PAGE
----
04 March 2011

The Dot: Meg of Elsie Marley

Guess who's here today!!  Meg of Elsie Marley!  Meg has such a fun and unique style and I think I identify with her because she buys toys "for her kids" but really, they're for her to play with and has color themed food parties.  My kind of girl.  And she does cool things like going to protests and brings her knitting.  She is well known for her Kids' Clothing Week, which is always fun to play along with.  If her kids don't already realize it, when they're older they will be proud of what a cool mama they've got.  I could go on and on, or I could just let you finish reading and  scroll on to her project.  Okay. I'll let you go.

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When Katy asked me to be a part of Once Upon a Thread, I immediately said yes! yes! and then I drew a complete blank. I could not think of a single book that made me want to make something, which is silly because I love children's books and I love making things. You would think this project would be easy peasy. And that's what I thought, but suddenly nothing was inspiring me to sew.


I looked through my kids' books, I looked through some of my friend's collections, I looked in the library, but the more I looked the worse it got. I had maker's block. The more I tried to force myself to think creatively the worse my ideas became. The horrible ideas made me feel like I wasn't creative enough or clever enough or much of a seamstress or all of those at once.


My big crabby, self defeatist attitude reminded me of a little children's book we've picked up from the library a few times called The Dot by Peter Reynolds. It's a simple story about a little girl who is frustrated because she can't draw. Her teacher asks if she will at least make a mark on the page. So the girl slams her marker down and makes a dot.


"Now sign it," the teacher says.

So she signs it, Vasha. And the next day her dot is hanging, framed, in the front of the room. Seeing it, Vasha thinks, "Well I can make a better dot than that." And she does and much crazy dot painting ensues: big dot, small dots, dots made of dots, dots made from the absence of dots. It's a beautifully illustration (literally) of the lesson I often try to teach my children: stop saying I can't and just try. A lesson I obviously hadn't learned myself.


For a while now, I have been dreaming of making my own fabric. The hand dyed and hand printed fabrics (and the beautiful projects made from them ) always appeal to me, but I am rather terrified of dying my own fabric--my bathtub still shows the signs of a botched dip dying experiment. I will try dying again, but the book made me think that there might be other ways to make a mark. Down in the basement, I scrounged some spray paint and an old white sheet. Then on my snow covered picnic table I drew some dots.


So there. I did it. Made fabric. It wasn't perfect, it was scratchy and pilled a bit in the dryer, but hey! I made it. Then I made something out of it: a little peasant top. And it looked better than the fabric did--I made a better dot! And now I want to make more, with fabric paint this time or maybe even dye.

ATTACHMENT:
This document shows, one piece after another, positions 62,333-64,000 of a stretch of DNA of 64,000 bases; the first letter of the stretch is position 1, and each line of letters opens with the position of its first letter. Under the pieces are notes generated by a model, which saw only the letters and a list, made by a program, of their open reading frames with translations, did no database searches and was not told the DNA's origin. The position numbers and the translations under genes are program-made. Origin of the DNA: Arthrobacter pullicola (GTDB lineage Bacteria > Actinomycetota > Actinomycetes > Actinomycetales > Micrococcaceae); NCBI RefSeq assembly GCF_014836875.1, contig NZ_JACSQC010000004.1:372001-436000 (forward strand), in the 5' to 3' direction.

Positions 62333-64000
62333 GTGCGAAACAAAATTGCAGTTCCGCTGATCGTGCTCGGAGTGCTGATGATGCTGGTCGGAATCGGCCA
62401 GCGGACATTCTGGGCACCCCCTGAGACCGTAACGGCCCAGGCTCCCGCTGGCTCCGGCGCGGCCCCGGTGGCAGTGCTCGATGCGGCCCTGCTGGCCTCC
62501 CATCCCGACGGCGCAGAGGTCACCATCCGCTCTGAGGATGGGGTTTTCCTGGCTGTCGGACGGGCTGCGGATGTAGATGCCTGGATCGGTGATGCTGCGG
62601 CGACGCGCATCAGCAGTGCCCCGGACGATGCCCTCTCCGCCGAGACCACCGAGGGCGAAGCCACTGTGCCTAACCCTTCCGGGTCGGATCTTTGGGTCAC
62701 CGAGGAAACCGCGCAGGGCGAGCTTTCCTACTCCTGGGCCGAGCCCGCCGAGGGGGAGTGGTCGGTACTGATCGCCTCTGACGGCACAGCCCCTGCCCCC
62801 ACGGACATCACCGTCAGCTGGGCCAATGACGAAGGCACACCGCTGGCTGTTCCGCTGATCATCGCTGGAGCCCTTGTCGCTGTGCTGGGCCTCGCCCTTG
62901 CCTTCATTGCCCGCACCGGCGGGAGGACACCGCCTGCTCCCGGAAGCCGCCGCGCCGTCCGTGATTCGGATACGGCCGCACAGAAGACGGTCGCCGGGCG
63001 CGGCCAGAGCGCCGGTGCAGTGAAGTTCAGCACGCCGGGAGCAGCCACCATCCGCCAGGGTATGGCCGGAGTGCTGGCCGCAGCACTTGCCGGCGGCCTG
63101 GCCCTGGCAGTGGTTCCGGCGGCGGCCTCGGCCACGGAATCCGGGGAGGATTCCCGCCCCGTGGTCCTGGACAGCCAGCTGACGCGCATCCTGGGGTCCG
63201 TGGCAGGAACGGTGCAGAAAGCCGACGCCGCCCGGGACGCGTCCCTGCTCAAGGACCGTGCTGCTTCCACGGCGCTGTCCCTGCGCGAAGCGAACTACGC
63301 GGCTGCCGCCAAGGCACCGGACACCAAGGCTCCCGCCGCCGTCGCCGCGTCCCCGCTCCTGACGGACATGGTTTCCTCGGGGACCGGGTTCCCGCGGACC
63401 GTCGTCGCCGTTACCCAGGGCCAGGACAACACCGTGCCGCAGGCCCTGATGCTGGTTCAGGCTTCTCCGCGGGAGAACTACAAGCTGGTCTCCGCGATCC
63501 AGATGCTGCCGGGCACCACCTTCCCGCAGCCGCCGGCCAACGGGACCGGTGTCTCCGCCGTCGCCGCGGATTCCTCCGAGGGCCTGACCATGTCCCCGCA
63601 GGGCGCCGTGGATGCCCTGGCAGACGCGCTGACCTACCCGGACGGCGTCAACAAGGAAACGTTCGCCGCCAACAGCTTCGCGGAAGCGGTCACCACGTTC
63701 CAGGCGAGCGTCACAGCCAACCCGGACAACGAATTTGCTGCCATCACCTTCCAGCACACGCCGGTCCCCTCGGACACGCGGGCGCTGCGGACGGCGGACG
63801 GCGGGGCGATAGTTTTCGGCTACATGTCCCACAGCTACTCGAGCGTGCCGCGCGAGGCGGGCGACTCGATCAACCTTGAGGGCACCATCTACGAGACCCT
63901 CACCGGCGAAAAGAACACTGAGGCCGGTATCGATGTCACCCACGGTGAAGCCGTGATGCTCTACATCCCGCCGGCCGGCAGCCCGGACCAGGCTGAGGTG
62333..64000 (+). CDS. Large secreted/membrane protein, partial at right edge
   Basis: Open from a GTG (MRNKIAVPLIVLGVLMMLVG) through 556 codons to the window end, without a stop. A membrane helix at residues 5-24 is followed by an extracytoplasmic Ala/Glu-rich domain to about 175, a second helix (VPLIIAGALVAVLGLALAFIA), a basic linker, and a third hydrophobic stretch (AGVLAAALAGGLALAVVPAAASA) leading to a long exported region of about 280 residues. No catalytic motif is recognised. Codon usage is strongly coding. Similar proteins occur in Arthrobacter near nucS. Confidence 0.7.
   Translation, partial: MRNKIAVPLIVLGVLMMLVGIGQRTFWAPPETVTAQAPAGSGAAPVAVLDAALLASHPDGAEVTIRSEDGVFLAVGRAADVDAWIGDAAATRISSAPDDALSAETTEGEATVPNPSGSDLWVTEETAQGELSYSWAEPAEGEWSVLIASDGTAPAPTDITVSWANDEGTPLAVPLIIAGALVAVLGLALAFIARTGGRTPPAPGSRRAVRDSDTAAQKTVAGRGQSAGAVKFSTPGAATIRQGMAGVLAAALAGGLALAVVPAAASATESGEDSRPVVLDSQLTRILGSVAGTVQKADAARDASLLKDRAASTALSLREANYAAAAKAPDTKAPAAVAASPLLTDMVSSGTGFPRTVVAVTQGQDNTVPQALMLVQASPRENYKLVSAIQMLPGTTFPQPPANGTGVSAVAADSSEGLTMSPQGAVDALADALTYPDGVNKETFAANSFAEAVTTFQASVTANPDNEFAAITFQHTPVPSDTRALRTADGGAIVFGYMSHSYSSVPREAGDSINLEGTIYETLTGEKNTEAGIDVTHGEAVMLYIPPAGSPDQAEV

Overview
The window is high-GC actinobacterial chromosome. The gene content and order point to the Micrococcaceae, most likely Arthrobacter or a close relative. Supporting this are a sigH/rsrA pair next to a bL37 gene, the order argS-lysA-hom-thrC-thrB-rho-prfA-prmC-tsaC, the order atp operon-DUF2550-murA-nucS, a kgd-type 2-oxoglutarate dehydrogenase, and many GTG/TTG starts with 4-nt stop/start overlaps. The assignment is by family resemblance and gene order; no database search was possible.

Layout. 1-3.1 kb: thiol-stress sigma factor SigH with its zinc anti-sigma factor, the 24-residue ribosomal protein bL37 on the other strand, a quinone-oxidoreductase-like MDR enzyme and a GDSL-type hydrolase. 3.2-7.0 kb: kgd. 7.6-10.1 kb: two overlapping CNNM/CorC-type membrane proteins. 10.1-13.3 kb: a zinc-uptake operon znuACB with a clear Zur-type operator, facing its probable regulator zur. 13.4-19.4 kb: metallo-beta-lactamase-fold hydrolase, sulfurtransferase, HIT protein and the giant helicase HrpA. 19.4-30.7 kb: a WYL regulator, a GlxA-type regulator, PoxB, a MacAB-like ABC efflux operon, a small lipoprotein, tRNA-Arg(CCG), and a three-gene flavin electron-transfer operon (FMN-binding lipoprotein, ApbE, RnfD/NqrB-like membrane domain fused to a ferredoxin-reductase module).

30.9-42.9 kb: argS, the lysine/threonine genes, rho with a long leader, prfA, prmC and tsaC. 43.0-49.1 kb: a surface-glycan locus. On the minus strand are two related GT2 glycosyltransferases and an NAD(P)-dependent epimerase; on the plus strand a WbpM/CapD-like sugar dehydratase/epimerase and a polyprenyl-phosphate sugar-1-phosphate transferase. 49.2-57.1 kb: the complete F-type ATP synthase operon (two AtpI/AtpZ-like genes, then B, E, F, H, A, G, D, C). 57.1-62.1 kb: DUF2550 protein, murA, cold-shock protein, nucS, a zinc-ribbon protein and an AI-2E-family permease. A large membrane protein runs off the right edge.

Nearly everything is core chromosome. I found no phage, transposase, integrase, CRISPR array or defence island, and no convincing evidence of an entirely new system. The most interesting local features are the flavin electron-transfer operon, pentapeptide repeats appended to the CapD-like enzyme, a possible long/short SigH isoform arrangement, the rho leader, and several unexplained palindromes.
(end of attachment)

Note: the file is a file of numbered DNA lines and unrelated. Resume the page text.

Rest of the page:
It is so easy not to do something new. It's cliche that we get stuck in our old ways, but we do! And then constantly tell our children to get off the couch! stop whining! try it! you might like it! Listen to your mother, go try it. Go make your dot. Do whatever ridiculous thing pops in your head--you're children always do.


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Here's to making new dots!
Thanks, Meg, for sharing your insecurities and triumphs here today!

34 comments:

  1. love it! this is the first book featured that i've never read and i'm excited to go find it...

    it's also the lesson i needed. thanks meg and i love your dots!

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  2. I too am going to have to add this book to my collection. Great idea, love your dots! Now I am going to go check out your blog too.

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  3. Amen! Thanks Meg for sharing your thoughts and wonderful creativity!

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  4. Love this. Thanks for sharing. I am going to go look for this book now. :)

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  5. What an awesome project. I really want to try this now. Did you just use regular spray paint or was there a specific kind you used?

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  6. so true- if we made ourself do the things/have the attitude we expect of our children we would be in much better shape- Hurray for just going for it :O)

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  7. Completely awesome! Thanks for sharing, Meg! You speak the truth!

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  8. very cute. I saw on lil blue boo that there are spray fabric paints. I am gonna try that. I love how simple and my little one can be involved. It turned out awesome!

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  9. Never read this book. We could use a bit of this book in my house at the moment. Thank you for shareing.

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  10. that is actually very inspirational!

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  11. I like how rather than recreating an item from a story, she recreated the experience in a story. I've not been inspired to sew stuffed toys or costumes, and this post helps me to expand my thinking.